So I took practical measures to at least limit my anxieties. I made a list of things I needed to get done before my departure date. I even put little abbreviations of the day I should have each one finished by the side of each item. I at least knew what needed to be done.

There are anxieties I have which are real. I have actually slept in a hotel lobby, but I have precious memories of that short night, and the lessons the Lord taught me. I have also had luggage that exceeded the weight limit several times. But I’ve also seen the Lord deliver me from having to leave anything behind, or even having to pay extra.

Many things that cause our anxiety, whether real or imagined, can be useful: they can motivate us to get organized, take stock of the way we spend our time, or just simply be thankful for someone, perhaps, we’re afraid we’re going to lose. Just as I may know the consequences of my plane taking off late, I must realize there are certain things over which I have absolutely no control. I can’t control the weather in Chicago, any more than I can control flight schedules. I must do as Peter tells me. I must cast my care on Him, Who cares for me, and realize that some things are totally out of my control. I must do the best I can to be on time for all my flights, and I wisely went online, checking the weather forecast for Chicago. But the success of failure of my trip didn’t depend on everything going perfectly. It depended on my trust in the One Who cares for me, and Who is in the “control tower” of my life.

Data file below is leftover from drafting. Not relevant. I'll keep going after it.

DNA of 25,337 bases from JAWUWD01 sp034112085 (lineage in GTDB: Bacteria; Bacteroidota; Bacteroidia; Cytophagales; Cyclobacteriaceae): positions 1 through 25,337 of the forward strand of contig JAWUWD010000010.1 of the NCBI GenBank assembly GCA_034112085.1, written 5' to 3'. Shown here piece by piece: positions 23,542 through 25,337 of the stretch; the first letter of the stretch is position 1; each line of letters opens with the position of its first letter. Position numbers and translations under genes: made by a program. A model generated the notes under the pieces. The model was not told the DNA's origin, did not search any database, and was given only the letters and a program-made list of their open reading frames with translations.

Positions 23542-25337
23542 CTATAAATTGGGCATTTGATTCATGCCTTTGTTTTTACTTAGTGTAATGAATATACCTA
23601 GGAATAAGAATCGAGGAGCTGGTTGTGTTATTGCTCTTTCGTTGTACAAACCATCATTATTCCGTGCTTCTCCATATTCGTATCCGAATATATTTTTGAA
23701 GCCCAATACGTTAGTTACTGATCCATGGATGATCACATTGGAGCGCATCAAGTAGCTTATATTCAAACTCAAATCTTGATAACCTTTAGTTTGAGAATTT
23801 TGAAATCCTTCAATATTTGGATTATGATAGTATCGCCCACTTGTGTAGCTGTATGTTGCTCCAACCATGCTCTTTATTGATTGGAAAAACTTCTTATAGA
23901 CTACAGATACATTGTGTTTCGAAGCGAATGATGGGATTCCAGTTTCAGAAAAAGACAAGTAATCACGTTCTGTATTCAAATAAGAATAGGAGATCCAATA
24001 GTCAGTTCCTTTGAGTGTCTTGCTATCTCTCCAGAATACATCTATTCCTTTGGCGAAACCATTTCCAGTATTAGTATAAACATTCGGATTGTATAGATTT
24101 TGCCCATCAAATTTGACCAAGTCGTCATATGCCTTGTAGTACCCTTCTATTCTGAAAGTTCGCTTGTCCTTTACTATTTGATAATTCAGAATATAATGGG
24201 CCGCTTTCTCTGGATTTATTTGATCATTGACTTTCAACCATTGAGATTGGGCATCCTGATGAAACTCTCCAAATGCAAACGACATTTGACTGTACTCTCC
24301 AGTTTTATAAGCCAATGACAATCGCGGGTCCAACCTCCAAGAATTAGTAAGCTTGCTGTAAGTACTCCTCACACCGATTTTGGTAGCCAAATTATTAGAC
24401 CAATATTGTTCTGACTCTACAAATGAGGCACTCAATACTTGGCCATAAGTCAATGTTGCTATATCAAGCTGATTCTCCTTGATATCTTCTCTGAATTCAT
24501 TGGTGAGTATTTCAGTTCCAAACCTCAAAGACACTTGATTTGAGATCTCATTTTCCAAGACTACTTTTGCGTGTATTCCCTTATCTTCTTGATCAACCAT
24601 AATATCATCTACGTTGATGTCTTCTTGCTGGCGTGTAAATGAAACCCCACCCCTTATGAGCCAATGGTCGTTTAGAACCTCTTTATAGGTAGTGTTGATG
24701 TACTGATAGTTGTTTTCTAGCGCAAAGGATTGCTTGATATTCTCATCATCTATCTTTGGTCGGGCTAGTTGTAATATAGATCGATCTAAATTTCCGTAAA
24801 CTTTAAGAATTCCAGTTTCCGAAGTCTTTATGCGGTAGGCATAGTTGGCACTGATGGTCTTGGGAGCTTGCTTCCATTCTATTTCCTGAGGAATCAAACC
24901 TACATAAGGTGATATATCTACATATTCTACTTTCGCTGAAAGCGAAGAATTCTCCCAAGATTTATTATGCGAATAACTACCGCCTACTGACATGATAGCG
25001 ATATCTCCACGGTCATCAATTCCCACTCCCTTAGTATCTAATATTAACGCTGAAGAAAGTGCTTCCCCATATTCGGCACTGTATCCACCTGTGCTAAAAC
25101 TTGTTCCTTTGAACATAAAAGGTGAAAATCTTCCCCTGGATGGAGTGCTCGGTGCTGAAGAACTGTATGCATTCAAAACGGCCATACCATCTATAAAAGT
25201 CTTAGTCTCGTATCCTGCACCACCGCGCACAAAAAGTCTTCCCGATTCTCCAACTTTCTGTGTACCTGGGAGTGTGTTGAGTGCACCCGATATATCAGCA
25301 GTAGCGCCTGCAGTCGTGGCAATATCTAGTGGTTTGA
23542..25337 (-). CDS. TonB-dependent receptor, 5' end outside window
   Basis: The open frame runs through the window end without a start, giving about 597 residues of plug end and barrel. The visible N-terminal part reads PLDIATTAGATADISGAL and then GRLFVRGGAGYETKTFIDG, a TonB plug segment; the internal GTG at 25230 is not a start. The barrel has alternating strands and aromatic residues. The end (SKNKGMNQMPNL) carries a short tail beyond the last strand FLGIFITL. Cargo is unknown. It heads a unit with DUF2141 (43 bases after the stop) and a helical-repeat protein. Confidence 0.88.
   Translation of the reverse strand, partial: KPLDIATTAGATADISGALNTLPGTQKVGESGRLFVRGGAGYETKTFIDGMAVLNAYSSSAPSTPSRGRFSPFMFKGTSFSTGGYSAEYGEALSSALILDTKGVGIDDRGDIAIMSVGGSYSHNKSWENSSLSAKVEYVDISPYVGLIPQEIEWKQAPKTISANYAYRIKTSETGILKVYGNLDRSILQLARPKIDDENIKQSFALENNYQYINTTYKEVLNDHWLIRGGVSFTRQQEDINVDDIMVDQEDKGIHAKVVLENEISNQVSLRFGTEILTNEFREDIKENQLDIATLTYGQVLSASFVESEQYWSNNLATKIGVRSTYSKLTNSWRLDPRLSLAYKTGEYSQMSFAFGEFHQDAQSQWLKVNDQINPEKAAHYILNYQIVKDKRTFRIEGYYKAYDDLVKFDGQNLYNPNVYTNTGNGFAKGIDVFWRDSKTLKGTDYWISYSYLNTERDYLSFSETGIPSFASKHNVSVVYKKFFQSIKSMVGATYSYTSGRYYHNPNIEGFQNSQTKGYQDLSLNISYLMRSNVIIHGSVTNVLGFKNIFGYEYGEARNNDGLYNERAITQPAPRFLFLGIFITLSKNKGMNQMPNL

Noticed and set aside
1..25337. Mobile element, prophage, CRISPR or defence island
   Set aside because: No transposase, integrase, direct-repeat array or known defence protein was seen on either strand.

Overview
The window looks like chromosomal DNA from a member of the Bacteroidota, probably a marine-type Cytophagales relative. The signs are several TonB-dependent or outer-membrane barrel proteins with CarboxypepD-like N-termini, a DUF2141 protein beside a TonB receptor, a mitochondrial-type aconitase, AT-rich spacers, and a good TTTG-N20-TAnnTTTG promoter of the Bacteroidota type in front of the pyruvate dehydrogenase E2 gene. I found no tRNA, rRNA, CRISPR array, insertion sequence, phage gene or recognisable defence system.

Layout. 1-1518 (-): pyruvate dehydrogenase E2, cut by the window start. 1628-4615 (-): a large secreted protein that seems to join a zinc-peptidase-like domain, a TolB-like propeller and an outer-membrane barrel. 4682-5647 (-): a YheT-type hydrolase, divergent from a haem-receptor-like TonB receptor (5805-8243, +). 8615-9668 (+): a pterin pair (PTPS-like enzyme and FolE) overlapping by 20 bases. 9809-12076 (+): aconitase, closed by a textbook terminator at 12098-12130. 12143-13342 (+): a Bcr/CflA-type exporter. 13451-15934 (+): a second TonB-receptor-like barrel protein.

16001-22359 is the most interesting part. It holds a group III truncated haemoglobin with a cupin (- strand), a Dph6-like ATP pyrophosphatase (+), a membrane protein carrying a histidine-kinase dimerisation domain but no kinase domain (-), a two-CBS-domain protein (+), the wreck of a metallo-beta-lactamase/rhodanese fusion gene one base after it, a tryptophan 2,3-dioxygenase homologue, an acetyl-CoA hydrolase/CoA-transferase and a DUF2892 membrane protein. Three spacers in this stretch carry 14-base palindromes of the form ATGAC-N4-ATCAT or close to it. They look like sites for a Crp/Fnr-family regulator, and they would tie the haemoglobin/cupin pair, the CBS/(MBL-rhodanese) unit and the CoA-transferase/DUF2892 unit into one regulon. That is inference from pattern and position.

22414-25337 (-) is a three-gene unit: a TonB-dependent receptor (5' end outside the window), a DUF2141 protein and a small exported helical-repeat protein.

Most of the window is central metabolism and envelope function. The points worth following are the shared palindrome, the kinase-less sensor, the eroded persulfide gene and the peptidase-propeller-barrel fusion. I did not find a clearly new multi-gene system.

So that morning I went fishing. I did some casting. I did this by just talking to the Lord, and admitting my anxieties to Him. I prayed for my pilots, and I asked Him to put kind people in my path. I asked Him to give me His peace for my anxieties.

And that’s exactly what He did.

Billie Sloan
Nahum 1:7